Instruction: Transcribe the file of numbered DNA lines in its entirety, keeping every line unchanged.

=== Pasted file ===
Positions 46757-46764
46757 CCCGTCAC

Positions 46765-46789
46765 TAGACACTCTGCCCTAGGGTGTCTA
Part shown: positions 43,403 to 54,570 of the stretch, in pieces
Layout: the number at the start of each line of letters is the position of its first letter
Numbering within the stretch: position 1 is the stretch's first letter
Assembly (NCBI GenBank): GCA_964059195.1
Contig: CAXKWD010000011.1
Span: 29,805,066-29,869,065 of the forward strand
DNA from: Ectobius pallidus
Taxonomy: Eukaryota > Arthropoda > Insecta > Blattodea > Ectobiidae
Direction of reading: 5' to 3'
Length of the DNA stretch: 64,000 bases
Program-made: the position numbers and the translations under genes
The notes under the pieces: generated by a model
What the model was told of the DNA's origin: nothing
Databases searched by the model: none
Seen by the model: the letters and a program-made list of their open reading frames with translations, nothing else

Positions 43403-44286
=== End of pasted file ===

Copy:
Positions 46757-46764
46757 CCCGTCAC

Positions 46765-46789
46765 TAGACACTCTGCCCTAGGGTGTCTA
Part shown: positions 43,403 to 54,570 of the stretch, in pieces
Layout: the number at the start of each line of letters is the position of its first letter
Numbering within the stretch: position 1 is the stretch's first letter
Assembly (NCBI GenBank): GCA_964059195.1
Contig: CAXKWD010000011.1
Span: 29,805,066-29,869,065 of the forward strand
DNA from: Ectobius pallidus
Taxonomy: Eukaryota > Arthropoda > Insecta > Blattodea > Ectobiidae
Direction of reading: 5' to 3'
Length of the DNA stretch: 64,000 bases
Program-made: the position numbers and the translations under genes
The notes under the pieces: generated by a model
What the model was told of the DNA's origin: nothing
Databases searched by the model: none
Seen by the model: the letters and a program-made list of their open reading frames with translations, nothing else

Positions 43403-44286